Choosing an appraiser is a critical element in getting a report, which is both credible and reliable. It is not as easy as it seems. The marketplace is full of individuals claiming to be appraisers, who lack the necessary training, expertise, and appropriate appraisal related education. The appraisal market is full or dealers and collector, passing themselves off as appraisers, who are unqualified to render appraisal opinions. Choosing an appropriate appraiser to do an appraisal report, if the goal is to receive a credible and reliable appraisal report, is as critical in picking out one's doctor, if the goal is getting a satisfactory surgical result. The U.S. Court of Appeals, in the court case as referenced above, explicitly states that professional expert appraisers must have appraisal training, appraisal experience and appraisal education, which comes from appraisal organizations that have strict standards, to which their members must adhere.
The individual seeking a credible and reliable appraisal should only choose accredited, certified and designated appraisers because:
The Congress of the United States founded the Appraisal Foundation in order to protect the consumer and to provide the consumer with some assurance of appraiser competency and appraisal reliability. This organization regulates and controls the professional appraisal industry. The Appraisal Foundation, beginning in 1989, set forth the standards and practices that all appraisers, if practicing ethically, follow. These standards and practices are in the Uniform Standards of Professional Appraisal Practices, USPAP. Any individual seeking a credible and reliable appraisal should make certain that the appraiser of choice follows and adheres to USPAP. This is not an option -- it is mandatory. Typically, only certified accredited designated appraisers follow USPAP, or even know of its existence. (Not all individuals who call themselves appraisers or who issue documents labeled “Appraisals” know about USPAP, or even attempt to conform to its requirements. It is incumbent on the consumer to make sure that their choice of an appraiser certifies in the appraisal that the report is intended to comply with USPAP.)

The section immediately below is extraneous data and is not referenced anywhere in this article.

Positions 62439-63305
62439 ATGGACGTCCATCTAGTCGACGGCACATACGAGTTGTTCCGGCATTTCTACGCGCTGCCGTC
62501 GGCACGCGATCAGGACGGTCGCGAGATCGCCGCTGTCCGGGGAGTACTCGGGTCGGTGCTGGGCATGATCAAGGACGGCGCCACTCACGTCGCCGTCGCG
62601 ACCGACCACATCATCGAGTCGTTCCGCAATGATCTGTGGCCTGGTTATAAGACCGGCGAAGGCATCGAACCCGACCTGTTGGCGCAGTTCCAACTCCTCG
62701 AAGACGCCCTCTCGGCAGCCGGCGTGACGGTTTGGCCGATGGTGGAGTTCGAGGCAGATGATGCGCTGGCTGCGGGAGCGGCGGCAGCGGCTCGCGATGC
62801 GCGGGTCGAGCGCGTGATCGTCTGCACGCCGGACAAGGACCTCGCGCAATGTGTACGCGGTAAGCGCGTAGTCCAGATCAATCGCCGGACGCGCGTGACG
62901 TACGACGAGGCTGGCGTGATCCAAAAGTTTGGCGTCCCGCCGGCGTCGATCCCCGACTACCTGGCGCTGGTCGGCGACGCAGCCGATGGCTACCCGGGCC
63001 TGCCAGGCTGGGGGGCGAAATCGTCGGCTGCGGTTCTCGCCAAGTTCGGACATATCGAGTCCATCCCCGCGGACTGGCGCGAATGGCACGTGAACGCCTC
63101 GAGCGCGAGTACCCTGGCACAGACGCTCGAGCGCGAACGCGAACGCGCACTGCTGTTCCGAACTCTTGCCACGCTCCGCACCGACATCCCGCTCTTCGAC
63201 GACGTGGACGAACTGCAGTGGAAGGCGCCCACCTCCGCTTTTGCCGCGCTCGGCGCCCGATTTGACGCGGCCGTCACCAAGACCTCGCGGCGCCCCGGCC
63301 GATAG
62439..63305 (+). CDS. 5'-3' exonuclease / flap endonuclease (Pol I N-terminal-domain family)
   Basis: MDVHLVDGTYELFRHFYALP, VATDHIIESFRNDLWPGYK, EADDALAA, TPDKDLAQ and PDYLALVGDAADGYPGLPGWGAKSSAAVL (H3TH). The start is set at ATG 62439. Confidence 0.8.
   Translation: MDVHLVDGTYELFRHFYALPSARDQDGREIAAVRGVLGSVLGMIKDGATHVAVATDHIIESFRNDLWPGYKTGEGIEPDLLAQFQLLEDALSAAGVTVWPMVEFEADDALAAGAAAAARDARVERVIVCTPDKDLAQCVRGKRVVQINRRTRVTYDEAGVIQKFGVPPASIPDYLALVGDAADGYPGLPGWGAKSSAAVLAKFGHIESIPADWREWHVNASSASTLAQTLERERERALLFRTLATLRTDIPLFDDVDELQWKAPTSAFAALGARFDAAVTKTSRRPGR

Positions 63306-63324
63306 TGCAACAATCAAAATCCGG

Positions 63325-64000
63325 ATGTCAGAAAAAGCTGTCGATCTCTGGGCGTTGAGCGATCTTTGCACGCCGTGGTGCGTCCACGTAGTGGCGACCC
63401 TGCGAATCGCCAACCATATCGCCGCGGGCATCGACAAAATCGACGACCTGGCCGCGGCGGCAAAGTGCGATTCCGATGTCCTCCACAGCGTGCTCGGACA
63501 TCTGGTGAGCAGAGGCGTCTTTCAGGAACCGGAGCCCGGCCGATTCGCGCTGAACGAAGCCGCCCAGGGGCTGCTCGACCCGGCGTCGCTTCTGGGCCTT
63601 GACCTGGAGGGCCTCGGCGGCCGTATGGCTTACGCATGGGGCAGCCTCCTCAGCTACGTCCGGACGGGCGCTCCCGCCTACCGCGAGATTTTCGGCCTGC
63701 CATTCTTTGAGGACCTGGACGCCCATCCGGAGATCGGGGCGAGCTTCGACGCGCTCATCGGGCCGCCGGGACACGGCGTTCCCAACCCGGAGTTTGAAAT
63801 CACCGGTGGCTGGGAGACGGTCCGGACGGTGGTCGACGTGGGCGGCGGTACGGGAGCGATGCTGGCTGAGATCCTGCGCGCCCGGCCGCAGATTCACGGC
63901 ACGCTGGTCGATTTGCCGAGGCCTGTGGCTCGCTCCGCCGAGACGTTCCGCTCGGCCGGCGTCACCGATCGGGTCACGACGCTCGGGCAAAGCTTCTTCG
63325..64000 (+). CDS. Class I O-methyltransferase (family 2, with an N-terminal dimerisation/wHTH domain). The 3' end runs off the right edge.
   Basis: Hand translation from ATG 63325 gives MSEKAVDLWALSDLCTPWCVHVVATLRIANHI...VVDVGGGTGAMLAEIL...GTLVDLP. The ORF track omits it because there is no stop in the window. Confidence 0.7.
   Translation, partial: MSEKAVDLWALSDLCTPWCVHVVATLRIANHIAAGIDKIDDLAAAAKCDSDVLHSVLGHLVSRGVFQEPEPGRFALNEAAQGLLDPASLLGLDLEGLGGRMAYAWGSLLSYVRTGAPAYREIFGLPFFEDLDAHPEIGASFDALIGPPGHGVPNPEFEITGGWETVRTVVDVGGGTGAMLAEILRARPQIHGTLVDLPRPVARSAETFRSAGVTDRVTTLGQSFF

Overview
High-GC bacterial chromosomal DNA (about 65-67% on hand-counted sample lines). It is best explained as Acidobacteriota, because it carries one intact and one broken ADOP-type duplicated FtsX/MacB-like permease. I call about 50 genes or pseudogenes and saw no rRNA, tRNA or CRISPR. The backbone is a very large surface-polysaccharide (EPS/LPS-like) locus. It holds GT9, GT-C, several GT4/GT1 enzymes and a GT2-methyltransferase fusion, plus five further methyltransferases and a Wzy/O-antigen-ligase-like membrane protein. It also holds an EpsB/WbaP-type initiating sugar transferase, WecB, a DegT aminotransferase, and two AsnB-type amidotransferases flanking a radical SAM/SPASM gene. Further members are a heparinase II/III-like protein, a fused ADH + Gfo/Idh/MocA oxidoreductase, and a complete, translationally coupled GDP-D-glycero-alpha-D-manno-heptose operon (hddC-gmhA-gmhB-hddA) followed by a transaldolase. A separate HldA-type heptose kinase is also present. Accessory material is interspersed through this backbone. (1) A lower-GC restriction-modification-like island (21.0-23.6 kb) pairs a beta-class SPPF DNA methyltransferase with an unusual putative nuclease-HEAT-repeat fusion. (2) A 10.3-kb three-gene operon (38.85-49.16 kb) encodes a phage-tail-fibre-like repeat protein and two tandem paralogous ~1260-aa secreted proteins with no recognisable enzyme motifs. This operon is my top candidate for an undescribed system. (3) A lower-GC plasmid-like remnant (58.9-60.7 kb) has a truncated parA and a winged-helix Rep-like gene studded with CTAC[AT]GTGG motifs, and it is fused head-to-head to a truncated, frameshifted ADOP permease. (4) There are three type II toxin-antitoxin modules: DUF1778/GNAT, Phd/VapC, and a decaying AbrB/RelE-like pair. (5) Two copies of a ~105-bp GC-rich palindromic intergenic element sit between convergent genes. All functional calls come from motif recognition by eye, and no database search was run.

Universities and appraisal organizations exist, which accredit, certify and designate professional appraisers. Designated appraisers attach letters, indicating designations, to their names, e.g., John Doe, AMA. The letters "AA" stand for Accredited Appraiser, the letters "SAA" stand for Senior Accredited Appraiser, the letters "AMA" stand for Accredited Master Appraiser. The client should make sure that the individual who is doing his/her appraisal is fully designated and accredited. People who do not use designation letters are undesignated and are not qualified to do appraisal work.
Accredited, certified appraisers who are legitimately designated by a legitimate Appraisal organization or University, which accredit, certify and designate appraisers attest to the consumer that the appraiser who legitimately bears their designation is a reputable individual, of good citizenship, of good character, who has been instructed in ethical principles and practices, who has verified personal references and verified professional references.
Appraisal organizations and universities which accredit, certify and designate appraisers attest to the consumer that the appraiser who legitimately bears their designation has had that person's education verified, has been instructed, with college level courses, in the Principles of Valuation, Personal Property Valuation - Report Writing, Personal Property Valuation Methodology - Research & Analysis, Personal Property Valuation - Appraisal Practice & Standards and the other courses, for which college credit is not given: USPAP, and Ethics.
Legitimately designated appraisers have verified appraisal experience, appraisal linked education, and appraisal related training.
Choosing a properly certified, accredited and designated appraiser assures the client that the appraiser has the knowledge, experience, training and awareness of ethical conduct that it takes to do the job right. Designated appraisers are professionals ready to put their skills to work for the client.